Wednesday, 17 April 2013

Lottery winners welfare: Michigan lottery winners still receiving welfare checks

Lottery winners welfare: Michigan lottery winners still receiving welfare checks, When someone wins the lottery, it is often thought that some, if not all, of their money troubles have been handled and taken care of. That doesn't seem to be the case according to a report from the CSMonitor on Wednesday, April 17, 2013, stating that more than 3,500 lottery winners in Michigan received public assistance such as welfare, food stamps, and other aid within the last year.

There was a 2012 state law that required Michigan to match a list of lottery winners with recipients of public assistance. That list is for lottery winners of $1,000 or more.

The bill was signed by Republican Gov. Rick Snyder after legislators learned of two cases in which lottery winners of $700,000 and $850,000 respectively were still using food stamps. That's a lot of money to have in possession and still qualify for food stamps.

"With the match system, we can now identify substantial winnings, but the loopholes that allow lottery winners to continue to collect various benefits need to be closed, through amending state and federal law and policy," DHS Director Maura Corrigan said in a statement.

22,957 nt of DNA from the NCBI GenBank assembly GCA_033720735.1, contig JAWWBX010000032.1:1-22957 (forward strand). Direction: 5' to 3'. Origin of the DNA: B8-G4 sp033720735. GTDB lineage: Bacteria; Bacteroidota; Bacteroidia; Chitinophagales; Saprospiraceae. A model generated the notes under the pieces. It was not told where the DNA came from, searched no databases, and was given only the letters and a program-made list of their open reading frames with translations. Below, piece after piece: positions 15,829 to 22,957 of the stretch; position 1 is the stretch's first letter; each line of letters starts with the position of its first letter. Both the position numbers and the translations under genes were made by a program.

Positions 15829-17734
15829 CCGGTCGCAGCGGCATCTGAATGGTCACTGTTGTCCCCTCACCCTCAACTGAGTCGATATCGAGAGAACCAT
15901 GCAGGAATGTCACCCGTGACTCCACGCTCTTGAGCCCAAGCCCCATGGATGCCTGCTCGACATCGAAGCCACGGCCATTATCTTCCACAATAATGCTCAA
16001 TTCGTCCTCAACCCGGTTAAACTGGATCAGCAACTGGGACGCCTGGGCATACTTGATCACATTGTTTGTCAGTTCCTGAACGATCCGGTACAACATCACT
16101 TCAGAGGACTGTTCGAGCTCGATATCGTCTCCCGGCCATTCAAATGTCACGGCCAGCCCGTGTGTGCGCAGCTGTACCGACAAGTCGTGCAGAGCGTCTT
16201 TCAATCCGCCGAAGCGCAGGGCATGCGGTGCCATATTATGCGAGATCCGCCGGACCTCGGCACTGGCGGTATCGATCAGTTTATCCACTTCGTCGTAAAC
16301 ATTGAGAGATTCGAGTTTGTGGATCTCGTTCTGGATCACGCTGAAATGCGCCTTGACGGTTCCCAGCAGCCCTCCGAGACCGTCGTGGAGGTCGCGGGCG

Here is where the problem lies though. More than 2,000 lottery winners are continuing to receive public aid such as welfare because certain benefits aren't covered by the state tests or even other issues. This is even with the law including a requirement for asset-based testing to help determine eligibility for public assistance.

The new law signed by Snyder closed a mere 565 cases. A report even states that a man who won $33,000 in the lottery still receives $1,000 per month in child care assistance due to the fact that he has three children.

Another man won $125,000 in the lottery but his children keep getting $400 a month in food stamps. This is because his children still live with him, and the family states they buy and prepare their food separately.

In a staggering figure, about 14 percent of lottery winners receive welfare or live in a home with someone that does receive it. Questions have come about due to the 3,544 lottery winners taking home an average of $6,800.

"We agree that big lottery winners should not be getting benefits designed to help people meet basic needs," said Judy Putnam, spokeswoman for the Michigan League for Public Policy. "But having said that, the cases that seem to be driving this — they're extremely unusual and rare. How much have we been spending to get to a few bad apples?"

There are still changes that can be made in the state and federal system, but the problem remains that those with money, such as lottery winners, are still receiving public aid such as welfare and food stamps. Where does this leave those that truly need the state aid?

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